A recent article describes a Census bureau report that shows the US business startup rate has fallen to a record low level. How should you use this information? Should you sit on the startup sidelines because so many other potential entrepreneurs are doing so? The answer is, “NO, you should start your company NOW!” Here’s why.
The data for the recent report comes from 2010 (it takes the government quite a while to release data), when the percentage of all companies that are new fell to 7.87%. But consider also that the peak startup rate of 13.02% occurred in 1987, long before the famous internet boom, and you see that this country has been undergoing a long slide in the rate of creating startup companies. I claim that this information is good news for people who have the urge to startup.
First, consider this follow-up article that points out failure rates for startups are also down. The assumed reason: Startups today are better managed. If this is true, I say one reason is because there is so much more assistance available to startups, and it’s easily accessible on the Internet. Just do a search for help in starting a company and see how many hits you get. By the way, Inc. Magazine does a great job of giving you ideas for companies to start; look here and here for two such articles.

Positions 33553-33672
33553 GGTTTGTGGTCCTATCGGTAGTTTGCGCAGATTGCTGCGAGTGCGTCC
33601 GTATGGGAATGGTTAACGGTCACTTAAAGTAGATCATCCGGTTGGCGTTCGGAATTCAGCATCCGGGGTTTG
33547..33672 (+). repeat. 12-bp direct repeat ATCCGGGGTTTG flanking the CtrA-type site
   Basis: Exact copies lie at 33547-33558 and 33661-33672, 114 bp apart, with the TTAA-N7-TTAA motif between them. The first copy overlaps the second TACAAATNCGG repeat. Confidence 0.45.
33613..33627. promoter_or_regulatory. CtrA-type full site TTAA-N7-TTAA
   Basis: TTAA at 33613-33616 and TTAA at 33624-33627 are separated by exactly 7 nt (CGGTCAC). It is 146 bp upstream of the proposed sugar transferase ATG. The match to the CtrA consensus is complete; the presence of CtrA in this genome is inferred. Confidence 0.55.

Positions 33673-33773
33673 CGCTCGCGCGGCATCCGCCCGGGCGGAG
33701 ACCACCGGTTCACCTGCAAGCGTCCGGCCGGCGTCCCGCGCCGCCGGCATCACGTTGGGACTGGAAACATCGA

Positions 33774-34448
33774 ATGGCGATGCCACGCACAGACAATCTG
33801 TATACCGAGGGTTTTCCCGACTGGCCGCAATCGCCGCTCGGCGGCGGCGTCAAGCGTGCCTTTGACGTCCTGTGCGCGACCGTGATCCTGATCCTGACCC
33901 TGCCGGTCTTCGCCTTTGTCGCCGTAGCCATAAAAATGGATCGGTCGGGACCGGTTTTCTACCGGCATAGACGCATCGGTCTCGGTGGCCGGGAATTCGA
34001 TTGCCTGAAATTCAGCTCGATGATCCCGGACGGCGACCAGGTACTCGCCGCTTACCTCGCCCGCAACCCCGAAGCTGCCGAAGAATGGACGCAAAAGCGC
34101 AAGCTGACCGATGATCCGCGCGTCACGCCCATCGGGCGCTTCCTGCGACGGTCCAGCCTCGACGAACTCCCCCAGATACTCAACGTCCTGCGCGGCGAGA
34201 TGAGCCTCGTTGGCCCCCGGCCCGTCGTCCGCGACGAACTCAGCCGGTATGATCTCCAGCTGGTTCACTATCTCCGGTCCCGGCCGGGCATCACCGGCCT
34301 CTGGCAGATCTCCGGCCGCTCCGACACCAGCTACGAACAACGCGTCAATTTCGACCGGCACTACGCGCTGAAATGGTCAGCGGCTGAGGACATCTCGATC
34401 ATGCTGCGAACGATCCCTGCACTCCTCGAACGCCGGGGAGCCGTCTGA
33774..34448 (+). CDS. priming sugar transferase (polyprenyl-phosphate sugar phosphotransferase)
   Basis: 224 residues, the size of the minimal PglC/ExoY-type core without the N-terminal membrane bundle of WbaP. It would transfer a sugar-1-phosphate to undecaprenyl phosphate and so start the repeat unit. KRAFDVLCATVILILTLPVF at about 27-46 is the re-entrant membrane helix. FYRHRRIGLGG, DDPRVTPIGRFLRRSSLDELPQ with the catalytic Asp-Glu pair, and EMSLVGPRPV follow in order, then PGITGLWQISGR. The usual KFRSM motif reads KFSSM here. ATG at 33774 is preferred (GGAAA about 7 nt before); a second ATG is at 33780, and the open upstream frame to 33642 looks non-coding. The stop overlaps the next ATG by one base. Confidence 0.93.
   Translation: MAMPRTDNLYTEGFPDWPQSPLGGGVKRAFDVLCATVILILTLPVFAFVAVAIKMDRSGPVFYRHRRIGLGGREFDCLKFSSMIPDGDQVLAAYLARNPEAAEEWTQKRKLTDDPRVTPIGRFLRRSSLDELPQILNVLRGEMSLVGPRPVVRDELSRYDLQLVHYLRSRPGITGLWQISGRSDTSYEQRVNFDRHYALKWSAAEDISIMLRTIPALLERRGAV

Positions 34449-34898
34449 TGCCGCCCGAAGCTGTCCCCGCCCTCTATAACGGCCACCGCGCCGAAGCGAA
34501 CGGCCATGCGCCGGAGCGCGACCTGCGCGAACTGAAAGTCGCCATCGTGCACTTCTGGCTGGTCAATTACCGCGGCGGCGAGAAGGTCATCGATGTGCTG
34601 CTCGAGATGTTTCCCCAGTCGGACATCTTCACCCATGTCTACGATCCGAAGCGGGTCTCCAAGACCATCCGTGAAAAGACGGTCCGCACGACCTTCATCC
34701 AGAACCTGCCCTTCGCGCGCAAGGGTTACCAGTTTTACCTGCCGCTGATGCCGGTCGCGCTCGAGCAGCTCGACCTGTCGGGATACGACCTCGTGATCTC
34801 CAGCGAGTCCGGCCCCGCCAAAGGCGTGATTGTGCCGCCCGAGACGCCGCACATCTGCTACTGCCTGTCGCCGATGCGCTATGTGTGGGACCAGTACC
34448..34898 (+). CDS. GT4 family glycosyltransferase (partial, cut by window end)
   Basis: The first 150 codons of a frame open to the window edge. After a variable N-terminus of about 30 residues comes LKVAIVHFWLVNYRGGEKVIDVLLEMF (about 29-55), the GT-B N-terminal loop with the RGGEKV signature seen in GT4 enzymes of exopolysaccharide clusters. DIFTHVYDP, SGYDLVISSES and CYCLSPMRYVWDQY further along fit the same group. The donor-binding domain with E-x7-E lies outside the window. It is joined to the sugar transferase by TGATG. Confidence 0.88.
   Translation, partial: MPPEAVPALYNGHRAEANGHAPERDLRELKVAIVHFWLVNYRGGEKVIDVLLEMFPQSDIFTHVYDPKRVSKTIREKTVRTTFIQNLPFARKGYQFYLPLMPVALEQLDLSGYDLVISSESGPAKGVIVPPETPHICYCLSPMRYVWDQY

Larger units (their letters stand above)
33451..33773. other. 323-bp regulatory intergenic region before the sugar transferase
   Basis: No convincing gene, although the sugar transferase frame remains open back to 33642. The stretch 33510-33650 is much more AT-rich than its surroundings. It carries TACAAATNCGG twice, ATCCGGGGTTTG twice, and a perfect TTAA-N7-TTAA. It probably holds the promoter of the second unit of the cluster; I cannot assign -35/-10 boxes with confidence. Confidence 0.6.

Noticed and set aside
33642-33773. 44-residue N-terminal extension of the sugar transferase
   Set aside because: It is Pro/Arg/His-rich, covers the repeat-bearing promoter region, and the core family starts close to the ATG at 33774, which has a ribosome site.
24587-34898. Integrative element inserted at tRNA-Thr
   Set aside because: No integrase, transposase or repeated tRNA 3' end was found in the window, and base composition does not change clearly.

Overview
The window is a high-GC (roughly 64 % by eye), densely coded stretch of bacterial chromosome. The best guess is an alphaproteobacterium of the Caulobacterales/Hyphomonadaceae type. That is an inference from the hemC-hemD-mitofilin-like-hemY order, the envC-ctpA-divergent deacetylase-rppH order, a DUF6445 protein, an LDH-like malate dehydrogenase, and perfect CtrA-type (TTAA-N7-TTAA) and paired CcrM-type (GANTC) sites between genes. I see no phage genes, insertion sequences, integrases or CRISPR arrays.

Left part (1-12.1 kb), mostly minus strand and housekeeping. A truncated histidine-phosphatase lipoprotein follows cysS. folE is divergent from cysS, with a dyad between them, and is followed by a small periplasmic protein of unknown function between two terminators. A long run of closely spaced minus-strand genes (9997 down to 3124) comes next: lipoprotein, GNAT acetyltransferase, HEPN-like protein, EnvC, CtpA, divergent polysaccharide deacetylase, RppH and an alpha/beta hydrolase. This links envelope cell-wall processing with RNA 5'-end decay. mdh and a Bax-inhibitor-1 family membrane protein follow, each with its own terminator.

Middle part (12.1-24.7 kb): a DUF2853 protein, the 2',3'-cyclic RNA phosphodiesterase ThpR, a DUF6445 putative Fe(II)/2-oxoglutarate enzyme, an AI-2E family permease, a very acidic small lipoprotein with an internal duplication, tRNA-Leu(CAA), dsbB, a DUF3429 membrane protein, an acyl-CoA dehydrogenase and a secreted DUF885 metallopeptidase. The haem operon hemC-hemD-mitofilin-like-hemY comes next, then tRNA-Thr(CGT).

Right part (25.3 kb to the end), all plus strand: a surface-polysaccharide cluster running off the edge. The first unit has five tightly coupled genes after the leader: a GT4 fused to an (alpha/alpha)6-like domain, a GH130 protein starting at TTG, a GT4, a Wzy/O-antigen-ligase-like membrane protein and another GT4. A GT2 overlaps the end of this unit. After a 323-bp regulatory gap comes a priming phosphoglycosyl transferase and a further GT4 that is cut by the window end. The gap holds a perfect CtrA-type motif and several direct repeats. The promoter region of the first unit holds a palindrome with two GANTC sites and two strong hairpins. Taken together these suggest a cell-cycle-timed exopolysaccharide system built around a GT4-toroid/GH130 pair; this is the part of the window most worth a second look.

Second, speaking of Inc. Magazine, consider the title of one of their recent online articles: “Start A Company, It’s Your Only Hope Of Living The Life You Want.” One key concept from this article is this: “The ‘security’ society is over.” It may actually be more risky to depend on getting and keeping a job than it is to start up your own job.
Finally, consider that there is an enormous need for new companies and that fact eventually has to drive the national, state and local governments to make it easier to start companies. Small businesses provide a large percentage of new jobs, which means that society needs you, and professional politicians (often referred to euphemistically as “policy makers”) are taking notice. Although the political class are not the smartest kids on the block, even they know that when their laws and regulations can be linked to bad jobs reports, they have to change their ways to keep their own cushy jobs. By the way, that link is undeniably true: The Federal Reserve Bank of Cleveland did an empirical study that showed that uncertainty in government drives the startup rate down. Government policy makers are increasingly being urged to address the problem of a shrinking startup base.
The concluding message is simple: Start you own company now. Your country needs you to do it, and you need you to do it for yourself!
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